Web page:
Reviewed By Rabia Tanveer for Readers’ Favorite
5 Stars - Congratulations on your 5-star review!
The Ancient Sacred Tree: Birthing a Hero by Dawnette Brenner is a strong children's fantasy novel that I thoroughly enjoyed. On the surface, the story seemed like the usual children's book, but once I started reading I realized that it was so much deeper than I initially thought it to be. With themes of mental illness running through the center of the story, the novel lightly addresses some serious issues that are plaguing young people's minds at the moment.
This is the story of Joshua Creed, a twelve-year-old boy who suffers from bipolar disease. Finding it hard to adapt to his current condition, coming to terms with the situation in his family, and fighting to make friends and fit in, Joshua has no idea how he will survive. To make things worse, he is suddenly thrown into a magical new world where he discovers that he has powers he had no idea he possessed. Now he must use his powers, master them, and help the people or else they will suffer. Does he have what it takes to fight pure evil? Can he overcome his own struggles and become what he is needed to be?
Fast-paced and craftily handled, the story is intense and had me wishing for more pages when I realized that I had reached the end. I wanted to know more about Joshua, I wanted to see what happened next, and I wanted to know how he felt. What really surprised me was how well the descriptions were written. I thoroughly enjoyed the way Dawnette Brenner gave Joshua a realistic appeal and gave him character. He was as mature as he should have been, yet still had the innocence that he should have had. Very enjoyable and entertaining. The Ancient Sacred Tree: Birthing a Hero is a real winner!
Reviewed by Jack Magnus for Readers' Favorite - 5 Stars!
The Ancient Sacred Tree: Birthing a Hero is a mythological adventure fantasy novel for children and young adults written by Dawnette Brenner. Joshua’s mom and dad were getting divorced. It was absolutely the worst news he could ever imagine receiving, and what made it even harder to bear was that he was convinced that it was his fault. His brother and sisters hadn’t seemed to notice how much their parents had been arguing lately, but Joshua, being the youngest, had, and he found escaping into fantasy worlds had helped him cope with the anger and anxiety he felt building up within him. Joshua had gotten more control over his anger lately, even if kids at school knew exactly which buttons to push, but Terrence was another matter entirely. The two of them seemed to set each other off without even doing anything. Joshua’s mom had helped him discover the causes for his anger. He was bipolar, like his dad. He could be happy and suddenly get set off in the opposite direction. Escaping into fantasy worlds helped a lot, but when he slipped in some ice plants on his way to school that morning, Joshua found himself in a world that only he could save.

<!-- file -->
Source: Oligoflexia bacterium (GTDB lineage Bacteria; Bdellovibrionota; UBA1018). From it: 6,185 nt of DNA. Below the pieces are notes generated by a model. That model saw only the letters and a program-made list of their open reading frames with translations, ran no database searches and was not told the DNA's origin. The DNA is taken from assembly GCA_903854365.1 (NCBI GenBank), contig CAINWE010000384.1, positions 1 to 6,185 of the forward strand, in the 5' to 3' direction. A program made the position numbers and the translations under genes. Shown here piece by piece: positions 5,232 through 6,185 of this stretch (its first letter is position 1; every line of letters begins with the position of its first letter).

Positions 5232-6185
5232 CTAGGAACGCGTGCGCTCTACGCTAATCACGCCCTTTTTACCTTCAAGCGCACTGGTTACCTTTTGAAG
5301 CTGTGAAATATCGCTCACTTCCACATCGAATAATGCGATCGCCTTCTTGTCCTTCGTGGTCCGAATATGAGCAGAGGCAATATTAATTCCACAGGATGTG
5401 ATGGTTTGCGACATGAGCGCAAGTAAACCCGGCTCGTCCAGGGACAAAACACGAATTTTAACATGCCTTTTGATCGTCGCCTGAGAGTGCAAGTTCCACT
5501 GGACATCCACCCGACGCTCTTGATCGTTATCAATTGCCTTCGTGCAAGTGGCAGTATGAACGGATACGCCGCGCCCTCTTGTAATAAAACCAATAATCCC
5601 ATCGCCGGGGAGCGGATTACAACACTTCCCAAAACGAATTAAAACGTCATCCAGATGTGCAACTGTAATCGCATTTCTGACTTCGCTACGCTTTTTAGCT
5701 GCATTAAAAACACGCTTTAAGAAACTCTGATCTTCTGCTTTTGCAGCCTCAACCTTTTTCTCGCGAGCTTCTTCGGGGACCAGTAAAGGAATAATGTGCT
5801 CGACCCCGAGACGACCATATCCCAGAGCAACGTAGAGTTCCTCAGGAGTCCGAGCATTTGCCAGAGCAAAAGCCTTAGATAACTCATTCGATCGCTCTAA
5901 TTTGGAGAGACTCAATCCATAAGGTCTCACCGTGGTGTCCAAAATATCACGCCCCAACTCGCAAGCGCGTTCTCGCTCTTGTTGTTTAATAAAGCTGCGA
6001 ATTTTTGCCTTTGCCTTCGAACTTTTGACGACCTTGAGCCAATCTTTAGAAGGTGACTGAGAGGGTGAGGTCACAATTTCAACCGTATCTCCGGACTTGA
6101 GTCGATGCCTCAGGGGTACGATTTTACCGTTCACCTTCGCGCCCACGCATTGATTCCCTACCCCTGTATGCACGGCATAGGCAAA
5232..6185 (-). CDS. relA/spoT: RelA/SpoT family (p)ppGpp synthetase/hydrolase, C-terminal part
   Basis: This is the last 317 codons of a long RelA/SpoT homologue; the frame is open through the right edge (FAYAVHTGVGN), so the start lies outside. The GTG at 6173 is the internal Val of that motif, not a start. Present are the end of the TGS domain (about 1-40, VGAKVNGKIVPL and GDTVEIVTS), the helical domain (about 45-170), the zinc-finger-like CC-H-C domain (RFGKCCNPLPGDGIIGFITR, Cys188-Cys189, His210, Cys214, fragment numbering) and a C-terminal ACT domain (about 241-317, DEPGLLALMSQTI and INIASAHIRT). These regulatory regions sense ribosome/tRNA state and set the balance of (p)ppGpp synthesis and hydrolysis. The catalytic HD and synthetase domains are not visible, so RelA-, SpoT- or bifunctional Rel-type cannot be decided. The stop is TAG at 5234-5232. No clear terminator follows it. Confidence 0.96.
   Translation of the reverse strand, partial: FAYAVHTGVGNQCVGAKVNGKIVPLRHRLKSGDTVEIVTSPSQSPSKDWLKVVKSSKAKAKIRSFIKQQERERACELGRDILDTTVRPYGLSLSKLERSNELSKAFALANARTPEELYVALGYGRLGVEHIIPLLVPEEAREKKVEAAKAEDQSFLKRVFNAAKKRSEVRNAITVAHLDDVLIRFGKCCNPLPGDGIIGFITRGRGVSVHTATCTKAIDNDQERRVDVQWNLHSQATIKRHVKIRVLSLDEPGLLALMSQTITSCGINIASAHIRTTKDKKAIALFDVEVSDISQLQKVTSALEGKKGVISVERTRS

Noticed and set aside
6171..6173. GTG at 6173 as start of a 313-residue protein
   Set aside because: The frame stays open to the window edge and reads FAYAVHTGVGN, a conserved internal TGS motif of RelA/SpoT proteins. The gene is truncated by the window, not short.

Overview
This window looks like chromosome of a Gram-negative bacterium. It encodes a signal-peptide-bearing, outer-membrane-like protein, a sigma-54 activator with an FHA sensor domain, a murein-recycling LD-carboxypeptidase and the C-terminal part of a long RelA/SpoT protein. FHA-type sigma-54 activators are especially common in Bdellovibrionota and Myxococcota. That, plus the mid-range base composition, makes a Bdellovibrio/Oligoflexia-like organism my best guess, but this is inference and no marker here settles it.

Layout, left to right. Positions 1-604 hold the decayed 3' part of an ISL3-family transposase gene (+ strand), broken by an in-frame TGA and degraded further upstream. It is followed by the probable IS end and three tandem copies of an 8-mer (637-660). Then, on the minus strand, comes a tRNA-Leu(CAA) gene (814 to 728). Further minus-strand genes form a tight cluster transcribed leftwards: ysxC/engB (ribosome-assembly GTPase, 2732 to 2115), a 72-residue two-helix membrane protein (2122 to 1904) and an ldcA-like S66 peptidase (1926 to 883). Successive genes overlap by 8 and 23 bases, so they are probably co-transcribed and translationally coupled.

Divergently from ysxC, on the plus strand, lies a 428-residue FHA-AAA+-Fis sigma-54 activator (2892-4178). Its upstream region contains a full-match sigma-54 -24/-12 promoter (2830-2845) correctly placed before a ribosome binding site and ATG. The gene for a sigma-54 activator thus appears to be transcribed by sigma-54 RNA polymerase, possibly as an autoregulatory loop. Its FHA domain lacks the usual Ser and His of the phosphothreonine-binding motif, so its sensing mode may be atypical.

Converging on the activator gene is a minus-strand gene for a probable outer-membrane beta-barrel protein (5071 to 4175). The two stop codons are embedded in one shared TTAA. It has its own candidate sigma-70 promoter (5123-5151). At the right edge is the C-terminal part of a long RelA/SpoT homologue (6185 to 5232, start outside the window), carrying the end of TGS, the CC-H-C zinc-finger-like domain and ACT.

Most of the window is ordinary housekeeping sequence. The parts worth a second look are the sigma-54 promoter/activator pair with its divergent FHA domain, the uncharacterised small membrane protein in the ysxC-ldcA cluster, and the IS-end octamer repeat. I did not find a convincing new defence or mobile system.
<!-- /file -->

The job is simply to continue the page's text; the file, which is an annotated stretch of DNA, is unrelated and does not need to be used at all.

Dawnette Brenner’s mythological adventure fantasy novel for children and young adults, The Ancient Sacred Tree: Birthing a Hero, is a fast-paced and exciting story that deftly merges fantasy and reality. Joshua is the consummate hero; he has his flaws and foibles, but he has the courage and heroic inclinations that allow him to get past his own issues and work to save the inhabitants of the Land of the Ice Plants. Brenner’s plot also admirably addresses both the issue of divorce and its impact on children, and the difficulties kids with bipolar disorder face in coping with everyday life. The Ancient Sacred Tree has a grand plot, and it is beautifully written. Brenner’s characters are sharply delineated, and her fantasy world works very well indeed. The Ancient Sacred Tree: Birthing a Hero is most highly recommended.
The Ancient Sacred Tree: Birth of a Hero by author Dawnette N. Brenner is about a 12-year-old boy named Joshua who finds himself thrust into a magical land full of danger.
This book made me really emotional. Not only does the book cover a tough but important topic, how kids deal with divorce, but the quotes from anonymous children talking about divorce were heartbreaking. It really is important to remember that kids can be affected in different ways and often see more than people think, and like Joshua, often feel guilt. And on top of that, the book is also dealing with mental illness as Joshua is a pre-teen dealing with bipolar disorder. Having a book that deals with subjects like this is very important, and I feel that Brenner handled the subjects really well. This is the kind of book that readers can definitely connect to, both in how you deal with struggles and watching the struggles of others.
Brenner has done a fantastic job of entering into the mind of a child. The imaginative world that Joshua finds himself in is a great representation of the kind of imaginary places children make up to escape to. I loved how the land of Ice Plants and Norkels has not just a dreamlike quality but really captures how imaginary worlds are distorted versions of what we see and know. Things like Thragons that seem close to familiar but are a magic of their own. The imagery she uses really brings the fantastical world to life. The back and forth switch from the magical realm to the real world is disorienting, but it is clear that this was intentional as we watch Joshua dealing with the world around him.
Joshua is an incredible character who is dealing with a great deal both internally and externally. This book is a magical way of showing and handling tough subjects for your adult readers. I found this book to be enchanting to read, even when it made me want to cry, and I would highly recommend it. I would definitely give this book 5 stars for its unique creativity, and the extraordinary way it deals with its subject matter. I look forward to reading book two!